Social Media Has Minimal Impact On Teenagers’ Lives, Study Finds

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A research team at the University of Oxford revealed, through a major study across the United Kingdom, that social media has a limited effect in teenagers’ lives.

Researchers studied about 12,000 adolescents in the country and determined that family, friends, and school life had a much greater impact on their well-being than social media use, which in turn had a “tiny” effect on their overall life satisfaction, as reported by BBC News.

The Oxford team claims the study, which took place between 2009 and 2017 and was published in the journal PNAS, is more in-depth than previous ones. They also urged companies to release more data on how people use online platforms for a better understanding into the impact of technology on young people. The study’s main goal was to determine whether or not teens who use social media more than average have a lower life satisfaction, or if adolescents with a lower life satisfaction use more social media than average.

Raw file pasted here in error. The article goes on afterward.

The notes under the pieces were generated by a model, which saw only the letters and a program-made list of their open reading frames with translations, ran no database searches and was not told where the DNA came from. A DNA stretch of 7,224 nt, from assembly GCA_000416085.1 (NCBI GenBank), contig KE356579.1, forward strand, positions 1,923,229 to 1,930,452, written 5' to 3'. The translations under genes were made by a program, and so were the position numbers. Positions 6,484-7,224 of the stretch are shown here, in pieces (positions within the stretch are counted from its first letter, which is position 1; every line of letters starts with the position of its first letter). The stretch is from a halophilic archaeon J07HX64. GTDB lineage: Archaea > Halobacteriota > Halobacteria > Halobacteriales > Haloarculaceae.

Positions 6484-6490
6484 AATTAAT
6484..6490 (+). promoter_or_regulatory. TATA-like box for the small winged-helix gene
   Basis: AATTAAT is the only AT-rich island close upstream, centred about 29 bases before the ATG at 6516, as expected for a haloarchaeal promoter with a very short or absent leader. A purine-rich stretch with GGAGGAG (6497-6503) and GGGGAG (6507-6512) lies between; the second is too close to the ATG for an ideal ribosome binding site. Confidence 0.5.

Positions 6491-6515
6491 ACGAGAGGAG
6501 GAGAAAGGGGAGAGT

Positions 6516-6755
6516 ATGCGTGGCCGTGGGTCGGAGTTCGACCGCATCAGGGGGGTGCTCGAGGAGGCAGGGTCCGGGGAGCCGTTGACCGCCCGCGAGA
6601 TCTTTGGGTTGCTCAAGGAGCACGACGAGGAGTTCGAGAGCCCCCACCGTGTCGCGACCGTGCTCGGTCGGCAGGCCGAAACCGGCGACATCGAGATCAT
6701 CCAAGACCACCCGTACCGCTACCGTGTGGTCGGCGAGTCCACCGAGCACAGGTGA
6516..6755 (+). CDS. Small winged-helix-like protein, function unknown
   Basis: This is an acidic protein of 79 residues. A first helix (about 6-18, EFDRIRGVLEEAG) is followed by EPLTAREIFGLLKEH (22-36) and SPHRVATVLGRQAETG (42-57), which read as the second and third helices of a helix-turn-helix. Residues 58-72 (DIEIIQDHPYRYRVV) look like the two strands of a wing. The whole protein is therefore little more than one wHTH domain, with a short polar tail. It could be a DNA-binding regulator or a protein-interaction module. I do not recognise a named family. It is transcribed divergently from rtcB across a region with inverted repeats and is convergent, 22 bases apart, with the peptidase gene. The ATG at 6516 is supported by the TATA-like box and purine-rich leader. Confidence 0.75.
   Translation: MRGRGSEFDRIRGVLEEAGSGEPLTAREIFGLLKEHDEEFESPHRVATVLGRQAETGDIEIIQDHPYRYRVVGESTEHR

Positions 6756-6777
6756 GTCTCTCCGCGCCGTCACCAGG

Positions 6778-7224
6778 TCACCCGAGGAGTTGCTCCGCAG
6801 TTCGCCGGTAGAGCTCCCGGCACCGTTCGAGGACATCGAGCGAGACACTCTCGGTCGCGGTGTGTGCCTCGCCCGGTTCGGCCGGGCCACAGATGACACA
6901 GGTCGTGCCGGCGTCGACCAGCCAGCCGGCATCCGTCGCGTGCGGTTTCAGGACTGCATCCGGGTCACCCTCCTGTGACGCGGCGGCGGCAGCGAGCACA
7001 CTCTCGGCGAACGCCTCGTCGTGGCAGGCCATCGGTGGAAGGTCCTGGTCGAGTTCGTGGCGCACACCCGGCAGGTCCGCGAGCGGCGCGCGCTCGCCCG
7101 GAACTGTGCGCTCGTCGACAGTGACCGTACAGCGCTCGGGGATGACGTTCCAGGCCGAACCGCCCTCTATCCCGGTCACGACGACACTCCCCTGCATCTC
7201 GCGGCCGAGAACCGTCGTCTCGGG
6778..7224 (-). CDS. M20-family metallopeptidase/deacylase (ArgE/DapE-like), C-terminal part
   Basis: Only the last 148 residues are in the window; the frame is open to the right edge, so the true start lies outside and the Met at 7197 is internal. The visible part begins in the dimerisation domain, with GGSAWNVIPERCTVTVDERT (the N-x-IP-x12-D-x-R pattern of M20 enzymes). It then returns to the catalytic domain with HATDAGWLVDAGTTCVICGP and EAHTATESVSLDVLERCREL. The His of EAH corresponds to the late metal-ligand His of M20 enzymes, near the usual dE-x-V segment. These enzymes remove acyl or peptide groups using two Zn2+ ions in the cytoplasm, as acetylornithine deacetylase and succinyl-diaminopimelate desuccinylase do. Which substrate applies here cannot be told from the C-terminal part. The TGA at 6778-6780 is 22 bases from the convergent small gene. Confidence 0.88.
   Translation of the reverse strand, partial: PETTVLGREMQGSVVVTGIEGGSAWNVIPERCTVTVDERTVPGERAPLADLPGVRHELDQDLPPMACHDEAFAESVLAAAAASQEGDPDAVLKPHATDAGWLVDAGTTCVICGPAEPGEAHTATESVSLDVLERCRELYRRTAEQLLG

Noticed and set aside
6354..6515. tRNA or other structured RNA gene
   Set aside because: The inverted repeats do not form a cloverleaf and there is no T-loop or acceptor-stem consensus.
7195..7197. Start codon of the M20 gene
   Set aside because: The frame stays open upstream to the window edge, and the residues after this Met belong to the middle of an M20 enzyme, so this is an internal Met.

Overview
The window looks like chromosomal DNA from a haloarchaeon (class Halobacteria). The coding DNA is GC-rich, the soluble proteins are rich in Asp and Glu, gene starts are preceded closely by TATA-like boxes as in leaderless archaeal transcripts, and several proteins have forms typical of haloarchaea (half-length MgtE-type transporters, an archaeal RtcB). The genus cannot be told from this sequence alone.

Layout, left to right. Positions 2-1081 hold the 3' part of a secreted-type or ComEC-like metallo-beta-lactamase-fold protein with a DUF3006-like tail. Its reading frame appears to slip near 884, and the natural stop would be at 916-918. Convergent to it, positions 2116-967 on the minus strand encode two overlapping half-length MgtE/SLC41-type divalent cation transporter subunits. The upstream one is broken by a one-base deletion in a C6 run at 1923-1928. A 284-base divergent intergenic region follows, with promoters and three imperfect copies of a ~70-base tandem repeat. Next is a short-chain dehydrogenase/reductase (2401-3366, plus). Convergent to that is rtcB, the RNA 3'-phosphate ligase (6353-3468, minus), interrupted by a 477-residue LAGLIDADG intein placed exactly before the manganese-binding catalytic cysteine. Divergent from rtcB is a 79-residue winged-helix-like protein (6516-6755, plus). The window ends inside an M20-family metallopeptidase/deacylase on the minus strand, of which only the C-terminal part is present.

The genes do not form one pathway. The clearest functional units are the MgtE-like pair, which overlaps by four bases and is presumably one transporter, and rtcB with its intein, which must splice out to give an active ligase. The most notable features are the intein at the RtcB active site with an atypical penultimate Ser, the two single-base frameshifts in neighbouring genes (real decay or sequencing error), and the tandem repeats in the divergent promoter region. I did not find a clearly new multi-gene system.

According to Professor Andrew Przybylski and Amy Orben, from the Oxford Internet Institute, past studies regarding the links between technology and youngsters’ mental health have often been contradictory or based on limited evidence, failing to paint the full picture.

However, the new research showed that the relationship between social media use and life satisfaction is often “trivial,” accounting for less than 1 percent of a teen’s well-being. They also concluded that the effect of social media was “not a one-way street,” and that 99.75 percent of a person’s life satisfaction “has nothing to do with their use of social media.”

Teenagers use their mobile phones.
Featured image credit: ROBIN WORRALLUnsplash

Przybylski’s team asked thousands of young people aged from 10 to 15 to specify how long they spent on social media during a normal school day, and also had them rate how happy they were with different aspects of their life. They found that less of the effects social media had on adolescents were statistically significant.

“Parents shouldn’t worry about time on social media – thinking about it that way is wrong. We are fixated on time – but we need to retire this notion of screen time. The results are not showing evidence for great concern,” Przybylski stated.

The team of researchers concluded that the priority now should be to identify young people who are at greater risk from specific effects of social media, but also to crack down on other factors that may be having a negative impact on their well-being. They are meant to hold talks with social media companies to discuss how they can work together to understand better how people use apps, and not just the amount of time spent on them.